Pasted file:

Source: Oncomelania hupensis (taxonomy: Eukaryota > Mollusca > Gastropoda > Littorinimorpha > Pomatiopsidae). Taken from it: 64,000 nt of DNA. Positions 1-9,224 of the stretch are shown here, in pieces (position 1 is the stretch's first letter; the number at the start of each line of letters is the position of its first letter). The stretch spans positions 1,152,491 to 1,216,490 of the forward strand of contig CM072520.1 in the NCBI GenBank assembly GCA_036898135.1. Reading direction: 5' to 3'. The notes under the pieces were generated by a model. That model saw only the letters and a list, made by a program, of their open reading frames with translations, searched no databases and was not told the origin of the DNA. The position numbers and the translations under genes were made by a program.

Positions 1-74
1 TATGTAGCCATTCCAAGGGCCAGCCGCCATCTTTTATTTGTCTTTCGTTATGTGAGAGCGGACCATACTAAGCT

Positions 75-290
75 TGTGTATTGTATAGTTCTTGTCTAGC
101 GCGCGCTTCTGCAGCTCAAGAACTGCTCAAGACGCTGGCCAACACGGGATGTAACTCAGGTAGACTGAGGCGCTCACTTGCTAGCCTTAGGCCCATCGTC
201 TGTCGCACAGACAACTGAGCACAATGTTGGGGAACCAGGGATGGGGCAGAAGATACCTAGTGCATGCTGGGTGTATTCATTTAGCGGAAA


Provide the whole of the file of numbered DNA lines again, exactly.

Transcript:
Source: Oncomelania hupensis (taxonomy: Eukaryota > Mollusca > Gastropoda > Littorinimorpha > Pomatiopsidae). Taken from it: 64,000 nt of DNA. Positions 1-9,224 of the stretch are shown here, in pieces (position 1 is the stretch's first letter; the number at the start of each line of letters is the position of its first letter). The stretch spans positions 1,152,491 to 1,216,490 of the forward strand of contig CM072520.1 in the NCBI GenBank assembly GCA_036898135.1. Reading direction: 5' to 3'. The notes under the pieces were generated by a model. That model saw only the letters and a list, made by a program, of their open reading frames with translations, searched no databases and was not told the origin of the DNA. The position numbers and the translations under genes were made by a program.

Positions 1-74
1 TATGTAGCCATTCCAAGGGCCAGCCGCCATCTTTTATTTGTCTTTCGTTATGTGAGAGCGGACCATACTAAGCT

Positions 75-290
75 TGTGTATTGTATAGTTCTTGTCTAGC
101 GCGCGCTTCTGCAGCTCAAGAACTGCTCAAGACGCTGGCCAACACGGGATGTAACTCAGGTAGACTGAGGCGCTCACTTGCTAGCCTTAGGCCCATCGTC
201 TGTCGCACAGACAACTGAGCACAATGTTGGGGAACCAGGGATGGGGCAGAAGATACCTAGTGCATGCTGGGTGTATTCATTTAGCGGAAA